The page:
Difference Between a Desktop & a Tower Computer

By Daniel Thompson

Desktop and tower computers are two different styles of computer case that use desk space in varying ways. Desktop computers are designed to lay flat on the desk, while towers stand upright. Most modern computers use one of the three sizes of tower case. Home Theater PC or server computer cases often use a desktop configuration, though, according to Newegg.com's computer case buying guide.

Mini-Tower

The smallest type of tower computer case is the mini-tower. This type of case typically measures less than 14 inches in height and is designed to conserve desk space. Although the small size of this type of case makes them convenient for users with limited desk space, the size limitations of the case often limit the upgrade potential of mini-tower computers. Most mini-tower cases only support one to two internal drive bays, severely limiting their data storage capacity. Mini-tower computers are often restricted to using less powerful low-profile expansion due to the limited space within the case. These space limitations often make mini-tower computers difficult to work on and significantly reduce their cooling capacity compared to larger cases with similar equipment.

Mid-Tower

Mid-tower computers are the most common full-sized desktop computer. This size of case provides a balance between interior space, expandability and desktop foot print. These cases are typically between 16 and 20 inches in height and up to 19 inches in length. This type of case provides significantly better cooling than most mini tower cases and usually supports up to seven drive bays. Mid tower cases are also large enough to support full size expansion cards and a larger number of case fans than mini tower cases. While mini-tower computers typically only support one or two case fans, mid tower computers usually support two to four fans.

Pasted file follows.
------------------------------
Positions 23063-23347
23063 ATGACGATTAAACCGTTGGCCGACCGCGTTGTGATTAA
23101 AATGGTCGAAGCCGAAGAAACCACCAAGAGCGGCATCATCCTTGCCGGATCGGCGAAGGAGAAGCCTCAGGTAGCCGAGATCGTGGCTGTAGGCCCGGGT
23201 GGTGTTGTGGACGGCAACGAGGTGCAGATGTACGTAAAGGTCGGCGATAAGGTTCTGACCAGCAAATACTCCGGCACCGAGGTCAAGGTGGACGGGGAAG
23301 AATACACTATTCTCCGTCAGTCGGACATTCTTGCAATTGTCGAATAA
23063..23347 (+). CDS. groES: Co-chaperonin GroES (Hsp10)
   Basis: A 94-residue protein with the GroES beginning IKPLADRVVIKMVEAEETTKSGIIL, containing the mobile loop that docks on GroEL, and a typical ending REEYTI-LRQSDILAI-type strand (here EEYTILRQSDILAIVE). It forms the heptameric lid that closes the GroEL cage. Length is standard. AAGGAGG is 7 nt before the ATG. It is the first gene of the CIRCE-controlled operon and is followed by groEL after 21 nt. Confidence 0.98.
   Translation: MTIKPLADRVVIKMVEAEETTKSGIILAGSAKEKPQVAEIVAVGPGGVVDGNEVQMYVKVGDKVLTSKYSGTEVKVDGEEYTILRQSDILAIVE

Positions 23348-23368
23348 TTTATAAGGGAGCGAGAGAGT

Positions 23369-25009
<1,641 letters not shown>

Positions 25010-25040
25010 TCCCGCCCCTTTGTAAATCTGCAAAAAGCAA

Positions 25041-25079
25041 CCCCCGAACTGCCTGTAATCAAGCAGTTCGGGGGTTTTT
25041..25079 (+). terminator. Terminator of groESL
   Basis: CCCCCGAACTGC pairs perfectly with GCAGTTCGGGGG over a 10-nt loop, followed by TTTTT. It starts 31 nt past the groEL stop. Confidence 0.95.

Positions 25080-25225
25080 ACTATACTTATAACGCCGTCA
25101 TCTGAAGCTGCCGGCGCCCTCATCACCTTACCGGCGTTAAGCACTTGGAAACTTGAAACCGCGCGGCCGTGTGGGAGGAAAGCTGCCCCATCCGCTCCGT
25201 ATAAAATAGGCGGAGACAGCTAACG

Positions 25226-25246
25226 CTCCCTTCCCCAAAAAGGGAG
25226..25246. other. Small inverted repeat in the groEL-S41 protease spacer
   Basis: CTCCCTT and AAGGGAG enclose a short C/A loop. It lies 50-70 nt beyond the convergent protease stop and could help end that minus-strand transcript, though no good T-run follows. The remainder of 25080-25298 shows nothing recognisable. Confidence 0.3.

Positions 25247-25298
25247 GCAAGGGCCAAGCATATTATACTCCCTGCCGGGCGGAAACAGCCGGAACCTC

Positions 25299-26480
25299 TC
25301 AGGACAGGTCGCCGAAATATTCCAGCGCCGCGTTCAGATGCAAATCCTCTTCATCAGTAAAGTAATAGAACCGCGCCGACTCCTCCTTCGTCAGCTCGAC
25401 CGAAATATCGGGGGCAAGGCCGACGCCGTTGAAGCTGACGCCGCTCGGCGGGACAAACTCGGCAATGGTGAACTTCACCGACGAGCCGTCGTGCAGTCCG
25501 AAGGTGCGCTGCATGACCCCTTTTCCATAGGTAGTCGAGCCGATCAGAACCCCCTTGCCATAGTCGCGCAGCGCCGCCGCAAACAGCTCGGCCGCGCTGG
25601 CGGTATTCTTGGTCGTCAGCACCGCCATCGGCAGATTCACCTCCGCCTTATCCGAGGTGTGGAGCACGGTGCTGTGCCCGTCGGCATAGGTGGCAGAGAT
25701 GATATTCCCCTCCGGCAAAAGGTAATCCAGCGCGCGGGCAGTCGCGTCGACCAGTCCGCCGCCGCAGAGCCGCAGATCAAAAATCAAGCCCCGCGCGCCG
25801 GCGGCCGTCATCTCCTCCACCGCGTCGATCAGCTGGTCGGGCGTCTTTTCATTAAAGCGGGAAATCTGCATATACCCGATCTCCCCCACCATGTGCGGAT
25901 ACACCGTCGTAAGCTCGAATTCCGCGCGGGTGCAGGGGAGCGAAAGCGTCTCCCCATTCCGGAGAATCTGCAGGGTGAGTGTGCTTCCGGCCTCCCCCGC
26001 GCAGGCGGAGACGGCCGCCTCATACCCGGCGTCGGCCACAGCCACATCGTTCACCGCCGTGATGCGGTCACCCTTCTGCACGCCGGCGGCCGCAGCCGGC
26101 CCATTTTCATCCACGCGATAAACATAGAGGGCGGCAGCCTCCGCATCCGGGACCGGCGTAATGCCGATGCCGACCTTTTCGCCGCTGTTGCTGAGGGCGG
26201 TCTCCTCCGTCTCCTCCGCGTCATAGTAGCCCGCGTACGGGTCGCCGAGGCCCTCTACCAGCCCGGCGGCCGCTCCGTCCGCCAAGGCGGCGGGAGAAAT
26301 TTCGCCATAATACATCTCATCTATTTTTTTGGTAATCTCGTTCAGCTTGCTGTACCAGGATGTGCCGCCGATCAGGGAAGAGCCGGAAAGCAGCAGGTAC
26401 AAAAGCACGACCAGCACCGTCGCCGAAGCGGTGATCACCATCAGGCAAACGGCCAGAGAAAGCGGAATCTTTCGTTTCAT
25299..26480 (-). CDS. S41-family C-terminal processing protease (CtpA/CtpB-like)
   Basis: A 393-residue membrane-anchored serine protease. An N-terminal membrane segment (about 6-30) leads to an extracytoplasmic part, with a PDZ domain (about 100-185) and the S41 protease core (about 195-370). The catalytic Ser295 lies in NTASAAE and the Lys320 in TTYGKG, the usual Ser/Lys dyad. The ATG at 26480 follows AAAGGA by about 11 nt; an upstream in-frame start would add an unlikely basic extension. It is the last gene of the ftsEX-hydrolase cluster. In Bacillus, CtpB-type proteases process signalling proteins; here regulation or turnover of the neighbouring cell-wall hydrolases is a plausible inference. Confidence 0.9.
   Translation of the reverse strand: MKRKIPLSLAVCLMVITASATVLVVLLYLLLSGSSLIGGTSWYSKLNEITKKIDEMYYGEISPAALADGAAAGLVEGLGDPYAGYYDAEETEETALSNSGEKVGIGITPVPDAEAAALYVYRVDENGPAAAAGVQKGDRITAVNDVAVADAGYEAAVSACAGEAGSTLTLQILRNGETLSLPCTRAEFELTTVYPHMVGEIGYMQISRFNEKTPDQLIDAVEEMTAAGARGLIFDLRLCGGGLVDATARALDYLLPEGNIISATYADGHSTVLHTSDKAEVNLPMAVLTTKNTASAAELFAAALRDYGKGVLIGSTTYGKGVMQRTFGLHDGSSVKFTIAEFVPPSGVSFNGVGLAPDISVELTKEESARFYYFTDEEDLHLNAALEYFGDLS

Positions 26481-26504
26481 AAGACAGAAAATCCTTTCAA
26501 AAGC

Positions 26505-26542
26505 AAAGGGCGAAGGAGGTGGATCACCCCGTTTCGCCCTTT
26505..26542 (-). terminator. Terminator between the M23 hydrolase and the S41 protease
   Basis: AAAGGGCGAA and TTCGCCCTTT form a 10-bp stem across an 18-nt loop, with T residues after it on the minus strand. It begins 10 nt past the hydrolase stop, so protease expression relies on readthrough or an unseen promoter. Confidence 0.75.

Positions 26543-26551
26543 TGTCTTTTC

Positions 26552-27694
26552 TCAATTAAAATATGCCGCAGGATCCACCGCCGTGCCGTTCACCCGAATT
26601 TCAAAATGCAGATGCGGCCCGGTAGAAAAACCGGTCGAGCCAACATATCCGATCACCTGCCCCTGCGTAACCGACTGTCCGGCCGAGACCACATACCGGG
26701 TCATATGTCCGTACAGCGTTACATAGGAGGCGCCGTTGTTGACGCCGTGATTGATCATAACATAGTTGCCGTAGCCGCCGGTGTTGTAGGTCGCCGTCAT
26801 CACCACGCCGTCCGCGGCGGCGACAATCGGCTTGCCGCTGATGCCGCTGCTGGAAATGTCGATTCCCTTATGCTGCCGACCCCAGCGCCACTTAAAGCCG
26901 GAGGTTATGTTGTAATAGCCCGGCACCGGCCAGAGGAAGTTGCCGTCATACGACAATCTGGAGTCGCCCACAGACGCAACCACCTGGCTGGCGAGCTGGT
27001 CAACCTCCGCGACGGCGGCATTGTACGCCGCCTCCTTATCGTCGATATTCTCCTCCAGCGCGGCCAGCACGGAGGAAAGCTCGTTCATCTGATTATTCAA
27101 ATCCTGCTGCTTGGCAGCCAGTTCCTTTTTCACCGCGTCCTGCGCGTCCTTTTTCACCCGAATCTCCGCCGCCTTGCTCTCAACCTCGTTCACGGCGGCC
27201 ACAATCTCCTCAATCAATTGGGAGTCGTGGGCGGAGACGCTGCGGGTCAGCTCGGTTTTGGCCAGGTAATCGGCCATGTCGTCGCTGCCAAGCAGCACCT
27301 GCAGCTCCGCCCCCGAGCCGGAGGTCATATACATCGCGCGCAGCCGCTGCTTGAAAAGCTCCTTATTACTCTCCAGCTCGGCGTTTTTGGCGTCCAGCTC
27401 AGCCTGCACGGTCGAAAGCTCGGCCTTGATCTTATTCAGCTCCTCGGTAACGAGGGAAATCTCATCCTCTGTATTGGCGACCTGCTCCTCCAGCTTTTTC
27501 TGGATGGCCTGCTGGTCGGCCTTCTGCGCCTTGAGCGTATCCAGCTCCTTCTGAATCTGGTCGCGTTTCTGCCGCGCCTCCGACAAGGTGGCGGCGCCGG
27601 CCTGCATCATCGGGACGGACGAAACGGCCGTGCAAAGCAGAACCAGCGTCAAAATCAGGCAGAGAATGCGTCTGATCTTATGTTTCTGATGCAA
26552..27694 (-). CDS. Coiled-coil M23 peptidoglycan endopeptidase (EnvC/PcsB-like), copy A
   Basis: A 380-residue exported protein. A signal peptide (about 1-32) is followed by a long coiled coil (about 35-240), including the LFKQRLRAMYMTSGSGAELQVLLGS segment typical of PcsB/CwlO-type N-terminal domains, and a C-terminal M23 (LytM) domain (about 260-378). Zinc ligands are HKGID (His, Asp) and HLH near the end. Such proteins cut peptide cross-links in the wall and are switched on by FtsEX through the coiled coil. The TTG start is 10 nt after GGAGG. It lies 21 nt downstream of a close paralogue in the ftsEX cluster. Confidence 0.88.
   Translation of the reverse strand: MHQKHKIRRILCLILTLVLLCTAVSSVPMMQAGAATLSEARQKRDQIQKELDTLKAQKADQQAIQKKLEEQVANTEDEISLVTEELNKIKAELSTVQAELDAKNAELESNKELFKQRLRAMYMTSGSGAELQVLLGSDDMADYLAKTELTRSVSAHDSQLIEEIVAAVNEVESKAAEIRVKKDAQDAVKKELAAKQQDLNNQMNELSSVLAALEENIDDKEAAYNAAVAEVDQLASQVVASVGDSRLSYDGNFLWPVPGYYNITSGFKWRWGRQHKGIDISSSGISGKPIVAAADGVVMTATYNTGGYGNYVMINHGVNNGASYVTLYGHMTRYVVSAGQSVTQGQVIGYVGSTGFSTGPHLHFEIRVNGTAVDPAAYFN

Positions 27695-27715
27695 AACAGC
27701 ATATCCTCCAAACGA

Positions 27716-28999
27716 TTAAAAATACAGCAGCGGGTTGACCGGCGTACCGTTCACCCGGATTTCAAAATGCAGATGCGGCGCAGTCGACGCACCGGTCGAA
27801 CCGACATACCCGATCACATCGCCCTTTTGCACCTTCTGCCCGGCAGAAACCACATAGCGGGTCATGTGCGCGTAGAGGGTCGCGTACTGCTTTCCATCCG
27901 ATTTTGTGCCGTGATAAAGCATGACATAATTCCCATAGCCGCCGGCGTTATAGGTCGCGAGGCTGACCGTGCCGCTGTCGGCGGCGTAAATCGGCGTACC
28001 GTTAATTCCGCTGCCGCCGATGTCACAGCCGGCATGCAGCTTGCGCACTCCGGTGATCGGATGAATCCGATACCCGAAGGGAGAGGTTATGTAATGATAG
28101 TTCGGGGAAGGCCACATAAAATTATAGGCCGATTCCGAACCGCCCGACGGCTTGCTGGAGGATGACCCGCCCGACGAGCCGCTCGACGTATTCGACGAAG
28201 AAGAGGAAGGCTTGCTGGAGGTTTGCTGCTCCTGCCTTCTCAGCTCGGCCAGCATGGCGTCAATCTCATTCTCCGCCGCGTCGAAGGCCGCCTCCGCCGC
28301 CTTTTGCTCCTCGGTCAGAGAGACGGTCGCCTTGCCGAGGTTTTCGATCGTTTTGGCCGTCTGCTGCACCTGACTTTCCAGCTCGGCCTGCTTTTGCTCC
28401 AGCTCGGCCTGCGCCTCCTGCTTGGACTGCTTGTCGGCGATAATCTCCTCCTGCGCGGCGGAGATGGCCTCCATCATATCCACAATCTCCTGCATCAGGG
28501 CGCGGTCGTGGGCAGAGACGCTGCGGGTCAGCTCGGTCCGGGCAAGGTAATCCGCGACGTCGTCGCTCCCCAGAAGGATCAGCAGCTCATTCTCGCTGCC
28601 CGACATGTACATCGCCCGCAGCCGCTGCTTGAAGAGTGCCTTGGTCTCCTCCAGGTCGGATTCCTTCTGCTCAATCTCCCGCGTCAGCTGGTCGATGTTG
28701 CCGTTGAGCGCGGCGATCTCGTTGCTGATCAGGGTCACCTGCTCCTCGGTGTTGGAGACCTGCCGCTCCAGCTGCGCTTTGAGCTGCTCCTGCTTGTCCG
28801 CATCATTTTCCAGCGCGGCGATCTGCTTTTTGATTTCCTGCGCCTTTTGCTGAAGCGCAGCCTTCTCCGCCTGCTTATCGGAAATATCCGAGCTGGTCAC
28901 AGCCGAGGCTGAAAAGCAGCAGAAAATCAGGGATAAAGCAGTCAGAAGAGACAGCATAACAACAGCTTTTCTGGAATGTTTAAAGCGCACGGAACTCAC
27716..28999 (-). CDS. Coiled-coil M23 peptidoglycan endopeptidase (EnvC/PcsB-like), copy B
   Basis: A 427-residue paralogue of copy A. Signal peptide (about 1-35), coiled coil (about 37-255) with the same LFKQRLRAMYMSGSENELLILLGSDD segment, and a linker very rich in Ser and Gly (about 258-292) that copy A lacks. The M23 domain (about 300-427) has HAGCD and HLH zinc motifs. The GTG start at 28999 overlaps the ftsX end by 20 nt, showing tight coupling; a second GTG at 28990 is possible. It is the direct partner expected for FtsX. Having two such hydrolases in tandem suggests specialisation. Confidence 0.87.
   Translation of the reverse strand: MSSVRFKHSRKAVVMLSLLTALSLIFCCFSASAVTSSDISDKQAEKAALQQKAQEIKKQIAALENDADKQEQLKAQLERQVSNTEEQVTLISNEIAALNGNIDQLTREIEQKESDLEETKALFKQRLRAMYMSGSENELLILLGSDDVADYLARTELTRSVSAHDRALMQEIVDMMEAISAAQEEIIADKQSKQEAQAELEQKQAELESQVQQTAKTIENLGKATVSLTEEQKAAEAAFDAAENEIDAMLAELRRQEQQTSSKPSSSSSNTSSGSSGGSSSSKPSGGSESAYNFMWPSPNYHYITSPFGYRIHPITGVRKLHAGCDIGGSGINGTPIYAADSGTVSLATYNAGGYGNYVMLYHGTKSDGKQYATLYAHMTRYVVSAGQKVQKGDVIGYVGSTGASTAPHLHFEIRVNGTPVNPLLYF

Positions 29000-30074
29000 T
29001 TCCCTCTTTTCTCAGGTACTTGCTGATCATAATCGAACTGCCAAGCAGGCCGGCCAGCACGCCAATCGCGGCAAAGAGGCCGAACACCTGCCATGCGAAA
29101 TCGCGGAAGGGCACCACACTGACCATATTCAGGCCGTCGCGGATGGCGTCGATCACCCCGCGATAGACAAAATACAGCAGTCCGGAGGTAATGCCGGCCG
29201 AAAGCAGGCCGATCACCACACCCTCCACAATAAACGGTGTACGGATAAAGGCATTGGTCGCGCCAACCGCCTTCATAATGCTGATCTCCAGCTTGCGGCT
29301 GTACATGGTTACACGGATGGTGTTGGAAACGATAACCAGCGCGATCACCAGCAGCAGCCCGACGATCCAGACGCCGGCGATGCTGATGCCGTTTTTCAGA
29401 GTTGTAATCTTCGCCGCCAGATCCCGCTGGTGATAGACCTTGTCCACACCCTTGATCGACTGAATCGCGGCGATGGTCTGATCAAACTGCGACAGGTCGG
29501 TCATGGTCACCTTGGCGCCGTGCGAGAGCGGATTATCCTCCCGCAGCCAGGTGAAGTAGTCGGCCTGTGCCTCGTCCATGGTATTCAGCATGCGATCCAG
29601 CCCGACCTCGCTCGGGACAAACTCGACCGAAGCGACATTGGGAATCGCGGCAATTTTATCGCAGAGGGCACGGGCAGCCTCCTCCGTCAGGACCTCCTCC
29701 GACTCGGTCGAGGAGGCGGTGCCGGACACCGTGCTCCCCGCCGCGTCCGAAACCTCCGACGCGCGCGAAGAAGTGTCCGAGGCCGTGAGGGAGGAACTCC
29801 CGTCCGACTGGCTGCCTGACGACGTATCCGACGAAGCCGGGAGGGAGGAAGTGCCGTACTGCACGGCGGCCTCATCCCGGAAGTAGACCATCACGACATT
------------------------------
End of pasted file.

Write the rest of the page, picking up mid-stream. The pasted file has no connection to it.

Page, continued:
Full-Tower

The largest type of case used in home computers is the full tower. This type of case can span up to three feet in height and often support up to fifteen internal and external drive bays. Full tower cases have spacious interiors providing superior air circulation and work space. Full-tower computers often support up to six case fans including models with a 120 or 240 millimeter diameter.

Desktop

Desktop computers are very similar to tower computers in respect to their layout. The major difference between the two is that the drive bays are turned 90 degrees so that they are oriented parallel to the surface of the desk. Desktop cases are typically equivalent in size to a mid-tower computer turned on its side. This type of case covers substantially more desktop space than a tower computer and is sometimes reinforced so that a monitor can sit on top of it to conserve space. Desktop cases usually have less cooling efficiency than mid or full tower cases since they mount fewer fans.

Home Theater PC

HTPCs are a specialized type of desktop case that is designed to work as part of a home theater system. These cases commonly support additional hardware including a top mounted fan, LCD readout and infrared receiver. These features provide additional cooling, information about media files the computer is playing and support for an infrared remote control.